Mortality among survivors of the Sept 11, 2001, World Trade Center disaster: results from the World Trade Center Health Registry cohort
ABSTRACT The Sept 11, 2001 (9/11) World Trade Center (WTC) disaster has been associated with several subacute and chronic health effects, but whether excess mortality after 9/11 has occurred is unknown. We tested whether excess mortality has occurred in people exposed to the WTC disaster.
In this observational cohort study, deaths occurring in 2003-09 in WTC Health Registry participants residing in New York City were identified through linkage to New York City vital records and the National Death Index. Eligible participants were rescue and recovery workers and volunteers; lower Manhattan area residents, workers, school staff and students; and commuters and passers-by on 9/11. Study participants were categorised as rescue and recovery workers (including volunteers), or non-rescue and non-recovery participants. Standardised mortality ratios (SMR) were calculated with New York City rates from 2000-09 as the reference. Within the cohort, proportional hazards were used to examine the relation between a three-tiered WTC-related exposure level (high, intermediate, or low) and total mortality.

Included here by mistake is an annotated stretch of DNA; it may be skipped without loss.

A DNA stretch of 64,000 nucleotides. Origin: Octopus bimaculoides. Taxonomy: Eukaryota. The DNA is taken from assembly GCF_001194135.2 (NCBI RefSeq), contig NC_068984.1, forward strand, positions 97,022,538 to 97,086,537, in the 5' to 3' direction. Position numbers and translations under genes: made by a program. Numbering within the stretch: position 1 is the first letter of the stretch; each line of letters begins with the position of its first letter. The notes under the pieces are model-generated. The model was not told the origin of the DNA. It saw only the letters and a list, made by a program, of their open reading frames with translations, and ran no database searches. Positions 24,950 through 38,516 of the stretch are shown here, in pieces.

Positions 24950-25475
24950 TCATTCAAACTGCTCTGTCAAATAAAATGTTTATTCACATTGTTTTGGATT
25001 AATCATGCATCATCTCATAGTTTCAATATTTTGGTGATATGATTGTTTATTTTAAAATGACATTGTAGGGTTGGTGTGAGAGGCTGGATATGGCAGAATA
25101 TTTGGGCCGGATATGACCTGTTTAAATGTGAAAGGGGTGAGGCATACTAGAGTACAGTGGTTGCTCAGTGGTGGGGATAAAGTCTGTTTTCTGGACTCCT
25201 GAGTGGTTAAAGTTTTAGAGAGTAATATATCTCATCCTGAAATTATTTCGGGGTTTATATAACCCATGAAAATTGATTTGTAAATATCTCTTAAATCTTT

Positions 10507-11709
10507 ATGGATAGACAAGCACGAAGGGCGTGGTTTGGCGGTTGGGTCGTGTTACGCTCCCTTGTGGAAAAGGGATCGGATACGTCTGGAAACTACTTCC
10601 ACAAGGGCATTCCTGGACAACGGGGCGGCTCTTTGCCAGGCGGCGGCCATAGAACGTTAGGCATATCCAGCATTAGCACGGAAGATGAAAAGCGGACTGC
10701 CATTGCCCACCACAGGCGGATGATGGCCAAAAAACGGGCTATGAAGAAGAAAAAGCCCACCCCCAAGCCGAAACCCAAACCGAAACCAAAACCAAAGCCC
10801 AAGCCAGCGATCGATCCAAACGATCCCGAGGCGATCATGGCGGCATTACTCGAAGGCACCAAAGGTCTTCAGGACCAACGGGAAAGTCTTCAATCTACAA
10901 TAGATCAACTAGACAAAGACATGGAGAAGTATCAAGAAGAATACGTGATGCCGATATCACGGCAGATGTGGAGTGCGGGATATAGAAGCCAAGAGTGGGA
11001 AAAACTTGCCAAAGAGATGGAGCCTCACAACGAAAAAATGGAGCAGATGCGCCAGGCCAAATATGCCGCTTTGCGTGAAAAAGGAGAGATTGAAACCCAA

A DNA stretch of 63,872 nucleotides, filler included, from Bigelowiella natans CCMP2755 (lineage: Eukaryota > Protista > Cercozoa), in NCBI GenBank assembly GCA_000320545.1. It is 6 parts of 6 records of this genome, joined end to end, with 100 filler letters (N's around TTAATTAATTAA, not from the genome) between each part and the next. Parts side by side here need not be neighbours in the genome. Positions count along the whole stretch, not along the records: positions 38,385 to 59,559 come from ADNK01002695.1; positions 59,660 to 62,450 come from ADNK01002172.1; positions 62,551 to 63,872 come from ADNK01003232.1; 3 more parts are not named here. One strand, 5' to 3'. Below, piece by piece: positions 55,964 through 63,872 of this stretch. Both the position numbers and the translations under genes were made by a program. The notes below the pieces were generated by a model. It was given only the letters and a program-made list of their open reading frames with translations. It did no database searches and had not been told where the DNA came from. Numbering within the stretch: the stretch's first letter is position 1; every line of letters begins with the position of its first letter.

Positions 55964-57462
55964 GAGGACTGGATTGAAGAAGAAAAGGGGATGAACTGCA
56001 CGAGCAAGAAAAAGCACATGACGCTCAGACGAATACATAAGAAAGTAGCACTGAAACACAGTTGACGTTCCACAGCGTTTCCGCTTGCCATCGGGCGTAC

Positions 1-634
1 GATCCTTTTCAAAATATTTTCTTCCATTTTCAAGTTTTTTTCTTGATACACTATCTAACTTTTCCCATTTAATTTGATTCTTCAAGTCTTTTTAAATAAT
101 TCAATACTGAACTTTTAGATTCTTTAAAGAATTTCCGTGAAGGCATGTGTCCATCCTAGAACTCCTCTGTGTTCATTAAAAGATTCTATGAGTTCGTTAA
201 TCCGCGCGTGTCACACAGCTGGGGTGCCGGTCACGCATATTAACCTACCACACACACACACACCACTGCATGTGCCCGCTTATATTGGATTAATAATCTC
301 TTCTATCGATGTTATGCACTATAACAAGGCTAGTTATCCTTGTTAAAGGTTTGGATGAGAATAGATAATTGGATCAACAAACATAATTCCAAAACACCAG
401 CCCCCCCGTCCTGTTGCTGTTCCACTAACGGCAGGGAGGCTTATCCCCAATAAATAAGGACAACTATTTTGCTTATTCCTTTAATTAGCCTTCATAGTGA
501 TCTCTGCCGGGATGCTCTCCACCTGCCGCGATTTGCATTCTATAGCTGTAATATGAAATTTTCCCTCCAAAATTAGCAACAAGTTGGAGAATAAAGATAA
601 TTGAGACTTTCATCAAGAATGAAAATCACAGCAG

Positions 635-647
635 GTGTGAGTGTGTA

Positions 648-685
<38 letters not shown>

We identified 156 deaths in 13,337 rescue and recovery workers and 634 deaths in 28,593 non-rescue and non-recovery participants. All-cause SMRs were significantly lower than that expected for rescue and recovery participants (SMR 0·45, 95% CI 0·38-0·53) and non-rescue and non-recovery participants (0·61, 0·56-0·66). No significantly increased SMRs for diseases of the respiratory system or heart, or for haematological malignancies were found. In non-rescue and non-recovery participants, both intermediate and high levels of WTC-related exposure were significantly associated with mortality when compared with low exposure (adjusted hazard ratio 1·22, 95% CI 1·01-1·48, for intermediate exposure and 1·56, 1·15-2·12, for high exposure). High levels of exposure in non-rescue and non-recovery individuals, when compared with low exposed non-rescue and non-recovery individuals, were associated with heart-disease-related mortality (adjusted hazard ratio 2·06, 1·10-3·86). In rescue and recovery participants, level of WTC-related exposure was not significantly associated with all-cause mortality (adjusted hazard ratio 1·25, 95% CI 0·56-2·78, for high exposure and 1·03, 0·52-2·06, for intermediate exposure when compared with low exposure).